Gas on the rise in Eagle Ford as Mexican demand grows
Wednesday, May 31, 2017
The Eagle Ford play in South Texas may not be predominantly known for its gas output, but this could be about to change owing to new infrastructure coming online, as well as rising gas demand from Mexico.

Currently, around 90% of drilling across the Eagle Ford is targeting oil.

Despite this, the play still accounts for roughly 5% of total natural gas production in the Lower 48 US states, or roughly 3 bcf (85 mcm) per day.
As it stands, a sizeable portion of this output is associated production from oil and liquids drilling. Much of this is flared owing to a lack of pipelines and other infrastructure needed to transport the gas. With demand rising across the border in Mexico, however, there is hope that the Eagle Ford could be ideally suited to supply a rapidly growing market.
Already roughly 60% of all US gas exports are sent to Mexico, largely from the Eagle Ford and the Permian Basin.

By the end of next year, two new pipelines with a combined capacity of 3.3 bcf (93.5 mcm) per day are anticipated to be operational, connecting the Eagle Ford to customers in Mexico. These are Howard Energy’s Nueva Era project and Spectra Energy’s pipeline from Texas’ Nueces County.

Thirsty business
For some time, Mexico has struggled to obtain enough gas to fuel its power plants, and this is unlikely to change anytime soon. Over the next few years, it is estimated that Mexican natural gas demand will increase by another 2 bcf (57 mcm) per day as new plants and upgrades come online. Indeed, if the country continues its rapid progress following Mexican President Enrique Nieto’s political and economic reforms, this figure may even prove conservative.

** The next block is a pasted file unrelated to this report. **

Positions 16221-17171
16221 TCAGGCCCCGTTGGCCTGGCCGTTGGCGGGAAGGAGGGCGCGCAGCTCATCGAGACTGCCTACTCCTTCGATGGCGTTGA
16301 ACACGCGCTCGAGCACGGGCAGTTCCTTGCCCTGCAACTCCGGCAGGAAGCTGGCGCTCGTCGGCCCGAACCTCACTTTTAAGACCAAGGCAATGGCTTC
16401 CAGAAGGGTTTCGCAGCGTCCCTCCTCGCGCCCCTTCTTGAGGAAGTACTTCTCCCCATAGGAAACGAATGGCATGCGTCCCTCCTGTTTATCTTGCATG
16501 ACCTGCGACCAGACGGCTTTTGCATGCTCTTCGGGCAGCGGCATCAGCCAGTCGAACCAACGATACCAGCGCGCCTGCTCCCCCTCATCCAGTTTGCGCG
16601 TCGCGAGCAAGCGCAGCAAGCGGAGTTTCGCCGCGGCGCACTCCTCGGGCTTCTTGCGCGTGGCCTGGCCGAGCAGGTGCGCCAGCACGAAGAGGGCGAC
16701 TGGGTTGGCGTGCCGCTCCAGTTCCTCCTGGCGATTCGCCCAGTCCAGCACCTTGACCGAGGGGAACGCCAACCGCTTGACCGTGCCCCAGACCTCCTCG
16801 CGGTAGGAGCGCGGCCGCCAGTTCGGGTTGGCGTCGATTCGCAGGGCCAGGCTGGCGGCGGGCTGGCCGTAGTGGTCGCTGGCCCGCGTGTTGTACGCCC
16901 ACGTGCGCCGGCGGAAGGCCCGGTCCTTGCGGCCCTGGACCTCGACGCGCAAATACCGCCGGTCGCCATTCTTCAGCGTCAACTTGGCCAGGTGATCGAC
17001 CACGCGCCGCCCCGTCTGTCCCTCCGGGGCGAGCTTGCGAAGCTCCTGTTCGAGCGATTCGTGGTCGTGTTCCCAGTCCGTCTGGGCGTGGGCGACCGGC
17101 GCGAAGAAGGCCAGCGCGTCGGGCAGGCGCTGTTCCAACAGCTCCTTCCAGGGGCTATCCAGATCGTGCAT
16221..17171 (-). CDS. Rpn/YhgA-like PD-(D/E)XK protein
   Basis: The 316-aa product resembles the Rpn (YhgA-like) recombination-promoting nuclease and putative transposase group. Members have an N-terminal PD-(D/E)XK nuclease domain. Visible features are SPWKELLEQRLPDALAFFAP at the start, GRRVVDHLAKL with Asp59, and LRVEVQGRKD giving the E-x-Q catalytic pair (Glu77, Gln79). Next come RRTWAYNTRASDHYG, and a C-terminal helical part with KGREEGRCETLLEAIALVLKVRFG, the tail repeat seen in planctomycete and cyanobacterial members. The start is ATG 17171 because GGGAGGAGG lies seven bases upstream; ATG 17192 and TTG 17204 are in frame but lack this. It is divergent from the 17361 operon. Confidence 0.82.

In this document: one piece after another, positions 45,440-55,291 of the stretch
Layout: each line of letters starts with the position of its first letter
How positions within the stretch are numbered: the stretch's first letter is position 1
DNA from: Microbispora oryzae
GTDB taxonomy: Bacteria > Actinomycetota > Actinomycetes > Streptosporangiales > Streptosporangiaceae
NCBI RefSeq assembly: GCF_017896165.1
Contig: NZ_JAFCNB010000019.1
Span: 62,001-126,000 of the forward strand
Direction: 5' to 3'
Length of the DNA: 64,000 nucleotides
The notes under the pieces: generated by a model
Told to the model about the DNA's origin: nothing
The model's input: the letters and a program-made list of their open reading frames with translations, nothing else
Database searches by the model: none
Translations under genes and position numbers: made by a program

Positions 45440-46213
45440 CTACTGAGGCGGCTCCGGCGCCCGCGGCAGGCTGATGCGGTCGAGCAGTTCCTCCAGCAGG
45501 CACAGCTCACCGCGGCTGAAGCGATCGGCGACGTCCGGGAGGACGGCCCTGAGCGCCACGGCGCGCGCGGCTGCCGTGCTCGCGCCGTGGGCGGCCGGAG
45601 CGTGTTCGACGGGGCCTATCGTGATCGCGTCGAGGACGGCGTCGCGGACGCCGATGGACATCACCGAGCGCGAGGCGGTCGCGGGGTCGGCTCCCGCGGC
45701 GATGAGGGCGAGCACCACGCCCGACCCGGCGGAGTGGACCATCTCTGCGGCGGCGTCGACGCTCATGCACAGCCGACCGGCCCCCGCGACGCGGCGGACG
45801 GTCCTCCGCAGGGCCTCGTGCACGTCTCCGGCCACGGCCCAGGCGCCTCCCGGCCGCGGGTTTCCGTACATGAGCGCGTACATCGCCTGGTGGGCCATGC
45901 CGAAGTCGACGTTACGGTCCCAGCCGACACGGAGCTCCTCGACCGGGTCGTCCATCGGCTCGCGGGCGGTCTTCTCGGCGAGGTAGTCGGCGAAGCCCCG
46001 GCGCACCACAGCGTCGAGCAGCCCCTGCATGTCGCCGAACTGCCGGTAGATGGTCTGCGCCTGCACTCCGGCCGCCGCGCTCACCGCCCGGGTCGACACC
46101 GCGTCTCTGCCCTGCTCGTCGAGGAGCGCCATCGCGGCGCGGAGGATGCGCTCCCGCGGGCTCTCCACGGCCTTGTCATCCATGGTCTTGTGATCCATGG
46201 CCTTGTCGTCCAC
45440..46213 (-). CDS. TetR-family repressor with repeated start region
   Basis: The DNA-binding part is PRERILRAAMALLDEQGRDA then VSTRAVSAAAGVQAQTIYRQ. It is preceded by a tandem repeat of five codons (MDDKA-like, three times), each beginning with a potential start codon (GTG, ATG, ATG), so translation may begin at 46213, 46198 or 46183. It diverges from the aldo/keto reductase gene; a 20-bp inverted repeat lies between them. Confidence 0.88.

Meanwhile, Mexico’s domestic gas output is falling. Many firms operating in the country have historically chosen to focus on oil exploration and production at the expense of gas. As existing fields mature, new drilling has not kept pace and been able to offset production declines. And while Mexico is thought to hold significant shale reserves of its own, a lack of infrastructure and the remoteness of shale plays, among other factors, have made them unappealing to investors.

Speaking to a conference in San Antonio last week, Howard Energy Mexico’s president, Brandon Seale, said that against this backdrop, it was not surprising that Eagle Ford gas was proving attractive to Mexican customers.

“There’s no reason that Mexico should be chasing gas with the drill bit when they can buy it at the border for a lot cheaper,” Seale said. “A big issue is the declining production in Mexico. Realistically, it’s probably going to keep happening.”

Topped out
Seale went on to say that Monterrey, the destination for Howard’s Nueva Era project, “is a market that passes through or consumes about 1.3 bcf [36.8 mcm] per day of natural gas”.

“It’s basically topped out,” he added. “There’s no capacity available on existing pipelines to get gas into Monterrey.”

This pattern is repeated elsewhere too. As a result, there is little doubt that Eagle Ford gas production has considerable potential if sufficient pipeline capacity is put in place.

In the long term, there is the hope that Mexico will develop its own shale resources. Yet the prospect of Mexico developing its own shale industry to the point that it can slash imports is at least a decade away, if not more. Any turnaround at declining conventional fields also looks unlikely.

Either way, purchases from other countries will be needed to fill the gap.
For Mexico’s consumers, a ready supply of gas from the US is a major positive. And with gas prices forecast to remain low for some time, low transportation costs and the scalability of supply make exports economically attractive for US producers too.

This is expected to be further enhanced by investment in new infrastructure on Mexico’s side of the border, while the recent ending of the monopoly held by state oil and gas firm Pemex has ushered in a wave of liberalisation in the country’s gas market. As a result, for the Eagle Ford in particular, widespread gas flaring could soon be a thing of the past.

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